Staying silent is out. Fashion activism is in
It's almost always that fashion has mirrored the sentiment of the times. And this year, it's going to be about finding a voice through what you choose to wear
The excitement is palpable when designers speak of Indian fashion in the year 2020, effectively setting the tone for an entire decade. "This is going to be a positive year, one that's emblematic of luxury that's not necessarily new or on-point, but about appreciating something that's well made, intelligent and mindful," feels Gaurav Jai Gupta of Akaaro.
Gupta believes that at a time when the political is personal, only "idiots consume fashion without giving a thought". It's possible then to pick up pointers about the political and economic drift of an era by looking at the clothes its people sported. "We are living in fearful times, and clothing can be a voice, a uniform of solidarity," believes Debarghya Bairagi, aka Dev of Dev r Nil.
And so the most fiercely debated trends of 2020 won't be defined by hemlines, but by the growing exasperation with fast fashion and the need to challenge misogyny where women are visible only if attractive. The new way to choose your muse then is not by judging how she looks but what she thinks. Rina Singh of Eka, says, "Personally, it's about designing clothes for believable characters you can relate to, whether Zeenat, Aabu or Sairat—three sisters I met in the Aru valley of Kashmir, or Amrita Sher-Gil, an artist and bohemian explorer far ahead of her time, or Salma Hayek, a pioneering voice in the #MeToo movement. They provide a reason to be my muse and give my story the character and soul needed to convey the handmade sentiment of my clothes."
Men, on the other hand, are also reclaiming equality. "Men can also be expressive," suggests Gaurav Gupta. Individuals are already challenging the sartorial agenda by choosing to wear clothes that feel right—and comfortable—for them personally. "Indian men are looking beyond the four colours and shapes, and articulating themselves through clothes that aren't picked by their mothers, wives and girlfriends. It might take 20 years to see Indian men in skirts, but aren't they already wearing draped kurtas that are otherwise synonymous with the kameez?"
Feminist defiance won't escape jewellery either, feels Shaheen Abbas, sharing that oversized pieces will be the flavour. "It's no longer an either/or choice between individualism and social morality. Women are recognising that it's far more important to have a strong voice, and jewellery is like an armour that allows them to take ownership of this sense of self," says the jewellery designer.
Here, they predict what trend you should renounce this year, and which ones to embrace.
Rina Singh of Eka: womenswear
Leave a country in turmoil is not interested in the Yash Chopra idea of pretty clothes.
Embrace ideas of femininity. It's our biggest weapon, but we want to add a deliberate quiet and somber social commentary that tells the world who we [Indian women] are. I say, fashion is a creative decision every woman makes daily.
Debarghya Bairagi of dev r nil: Prints
Dev and Nil
Leave animal prints. They have run their course. Let's face it, not everyone can carry them off, and it reeks of hypocrisy at a time when we are invested in climate change.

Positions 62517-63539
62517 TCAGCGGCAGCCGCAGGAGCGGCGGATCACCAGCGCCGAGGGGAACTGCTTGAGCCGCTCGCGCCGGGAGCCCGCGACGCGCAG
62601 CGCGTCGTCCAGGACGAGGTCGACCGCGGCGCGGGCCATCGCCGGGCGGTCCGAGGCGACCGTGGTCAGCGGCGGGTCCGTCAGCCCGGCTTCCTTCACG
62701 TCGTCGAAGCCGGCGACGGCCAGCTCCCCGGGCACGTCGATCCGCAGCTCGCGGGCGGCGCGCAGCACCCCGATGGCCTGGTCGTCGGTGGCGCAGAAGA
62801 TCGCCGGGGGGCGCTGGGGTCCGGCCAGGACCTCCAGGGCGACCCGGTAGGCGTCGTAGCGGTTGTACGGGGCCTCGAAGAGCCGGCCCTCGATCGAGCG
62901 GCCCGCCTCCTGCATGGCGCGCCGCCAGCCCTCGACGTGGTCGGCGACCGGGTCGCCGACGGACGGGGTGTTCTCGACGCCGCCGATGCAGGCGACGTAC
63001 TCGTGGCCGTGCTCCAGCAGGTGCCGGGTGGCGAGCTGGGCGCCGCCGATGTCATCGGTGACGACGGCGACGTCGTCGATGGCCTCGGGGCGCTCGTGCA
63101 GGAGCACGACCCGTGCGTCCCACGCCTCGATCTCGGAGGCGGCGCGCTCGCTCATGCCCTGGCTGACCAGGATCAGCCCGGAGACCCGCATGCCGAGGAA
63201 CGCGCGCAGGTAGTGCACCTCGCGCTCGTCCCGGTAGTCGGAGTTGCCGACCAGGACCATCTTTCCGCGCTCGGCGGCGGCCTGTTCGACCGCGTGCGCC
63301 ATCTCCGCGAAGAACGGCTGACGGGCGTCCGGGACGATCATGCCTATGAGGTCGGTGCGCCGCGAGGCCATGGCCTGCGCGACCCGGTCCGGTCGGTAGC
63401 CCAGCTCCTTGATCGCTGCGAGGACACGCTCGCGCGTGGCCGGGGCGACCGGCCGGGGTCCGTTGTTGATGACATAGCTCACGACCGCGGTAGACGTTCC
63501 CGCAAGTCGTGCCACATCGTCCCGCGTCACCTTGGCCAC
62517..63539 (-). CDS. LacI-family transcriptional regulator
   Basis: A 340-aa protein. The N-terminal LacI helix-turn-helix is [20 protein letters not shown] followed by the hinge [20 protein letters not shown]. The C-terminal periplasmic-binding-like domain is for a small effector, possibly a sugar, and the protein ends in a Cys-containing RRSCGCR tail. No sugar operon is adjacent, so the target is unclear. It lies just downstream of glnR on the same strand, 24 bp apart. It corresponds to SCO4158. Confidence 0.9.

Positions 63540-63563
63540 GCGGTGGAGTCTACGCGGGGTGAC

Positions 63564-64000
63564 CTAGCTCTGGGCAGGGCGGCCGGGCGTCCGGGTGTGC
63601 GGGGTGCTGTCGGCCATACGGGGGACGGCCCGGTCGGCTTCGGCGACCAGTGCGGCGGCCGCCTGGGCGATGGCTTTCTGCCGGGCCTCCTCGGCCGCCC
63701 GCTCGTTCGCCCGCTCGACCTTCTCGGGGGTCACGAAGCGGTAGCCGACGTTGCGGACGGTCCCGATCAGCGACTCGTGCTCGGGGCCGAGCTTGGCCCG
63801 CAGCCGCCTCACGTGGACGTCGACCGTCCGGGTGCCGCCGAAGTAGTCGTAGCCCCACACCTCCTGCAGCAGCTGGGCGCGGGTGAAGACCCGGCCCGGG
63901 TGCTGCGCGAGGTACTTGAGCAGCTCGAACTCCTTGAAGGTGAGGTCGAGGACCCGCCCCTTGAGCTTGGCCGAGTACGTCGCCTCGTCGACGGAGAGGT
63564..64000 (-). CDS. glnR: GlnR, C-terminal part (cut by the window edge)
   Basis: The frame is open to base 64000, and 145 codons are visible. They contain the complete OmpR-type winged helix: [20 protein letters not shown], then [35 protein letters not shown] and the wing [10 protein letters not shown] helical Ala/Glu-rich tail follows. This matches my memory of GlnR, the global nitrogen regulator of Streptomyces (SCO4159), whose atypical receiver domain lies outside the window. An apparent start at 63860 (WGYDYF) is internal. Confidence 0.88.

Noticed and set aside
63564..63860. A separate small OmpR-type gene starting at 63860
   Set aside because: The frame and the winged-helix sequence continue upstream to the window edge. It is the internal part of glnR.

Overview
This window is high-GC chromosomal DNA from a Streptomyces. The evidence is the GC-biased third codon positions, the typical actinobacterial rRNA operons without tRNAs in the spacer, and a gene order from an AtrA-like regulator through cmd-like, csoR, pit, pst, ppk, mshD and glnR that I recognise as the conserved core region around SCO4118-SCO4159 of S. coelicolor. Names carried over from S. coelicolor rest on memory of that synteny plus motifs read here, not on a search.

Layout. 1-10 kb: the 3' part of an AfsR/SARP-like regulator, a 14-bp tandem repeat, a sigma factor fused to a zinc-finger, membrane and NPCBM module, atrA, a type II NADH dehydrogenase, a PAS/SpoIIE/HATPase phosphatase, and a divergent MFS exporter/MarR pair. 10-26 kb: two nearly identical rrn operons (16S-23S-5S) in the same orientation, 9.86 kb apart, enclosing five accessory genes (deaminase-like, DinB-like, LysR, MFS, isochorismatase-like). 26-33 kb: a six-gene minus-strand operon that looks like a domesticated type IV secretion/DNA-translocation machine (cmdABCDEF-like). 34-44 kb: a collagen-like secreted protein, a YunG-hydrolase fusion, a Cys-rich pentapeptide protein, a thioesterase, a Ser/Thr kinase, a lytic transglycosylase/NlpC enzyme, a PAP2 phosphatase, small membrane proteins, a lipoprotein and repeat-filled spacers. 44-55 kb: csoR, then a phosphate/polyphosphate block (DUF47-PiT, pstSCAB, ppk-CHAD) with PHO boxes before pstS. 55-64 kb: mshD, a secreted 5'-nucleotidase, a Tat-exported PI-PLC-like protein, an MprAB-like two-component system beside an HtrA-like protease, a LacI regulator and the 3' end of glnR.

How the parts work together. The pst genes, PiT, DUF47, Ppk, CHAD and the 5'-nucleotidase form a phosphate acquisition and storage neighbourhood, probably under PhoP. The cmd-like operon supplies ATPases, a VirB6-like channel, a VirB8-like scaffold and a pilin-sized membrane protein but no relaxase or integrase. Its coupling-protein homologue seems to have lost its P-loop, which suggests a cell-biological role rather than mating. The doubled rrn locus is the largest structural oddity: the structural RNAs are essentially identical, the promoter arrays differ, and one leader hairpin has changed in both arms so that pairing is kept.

Look forward to bold prints and slogan sarees
Embrace prints that resonate with a sentiment of unrest that we until now associated with the 1960s and'70s. This year is about unapologetic graphic, bold prints, and slogan motifs. Our label, for instance, has put a series of tongue-in-cheek slogan sarees: Agli Baar Tuna Sarkar and Rule of Claw.
Shaheen Abbas of Flowerchild: Jewellery
Get playful with big and sculptural statement pieces, and standalone earrings that confirm sometimes the single life really is more fun
Leave Minimalist, extra-delicate pieces.
Embrace the new take on hoop earrings to oversized and textured rings, bracelets, chain neckpieces, spectacle chains and lanyards. Supersize them and don't be afraid to stack 'em up. I'm championing the standalone earring trend too. It's edgy, fun and deeply personal, but not in a desperate attention-seeking way. Another go-to trend will be personalised trinkets; our medallion name neckpieces are doing very well. And when it comes to precious gemstones, you can never go wrong with classic pearls.
Gaurav Jai Gupta of Akaaro: Textiles
Gaurav Jai Gupta
Leave the over-emphasis on handlooms. I’m tired of the revivalism rhetoric. Why is Indian fashion understood only through its past? I know it’s a rich legacy, but what about the future?
Embrace sustainable fashion.
Our S/S 2020 references the show, BoJack Horseman, that is not only known for amazing fashion, but also its honest portrayal of living with depression
This year, Akaaro will initiate a new approach in design by creating a community and leading conversations on what it means to be a sustainable, handmade clothing label. To commit to implementing changes not just externally but internally as well in order to address the environmental impact. Textiles and crafts are found across the length and breadth of our country, but the question is: how do you develop something beyond the familiar?
Gaurav Gupta: menswear
Leave the idea that menswear is categorically utility-driven. Men are daring to explore the larger canvas of styles beyond the essentials—classic bandhgala, sherwani and pin-tucked shirts.
Embrace menswear that's a mix of the East and West. Dial down the rigidity of the classic tux by mixing things up on your lapel, or with sculptured shoulders. Or then they may have the artistry of embroidery or bold colours. Indian men are okay with embroidery, but not bling. Mixing easy athleisure with the familiarity of Indian textiles and crafts in formal or occasion wear works well.
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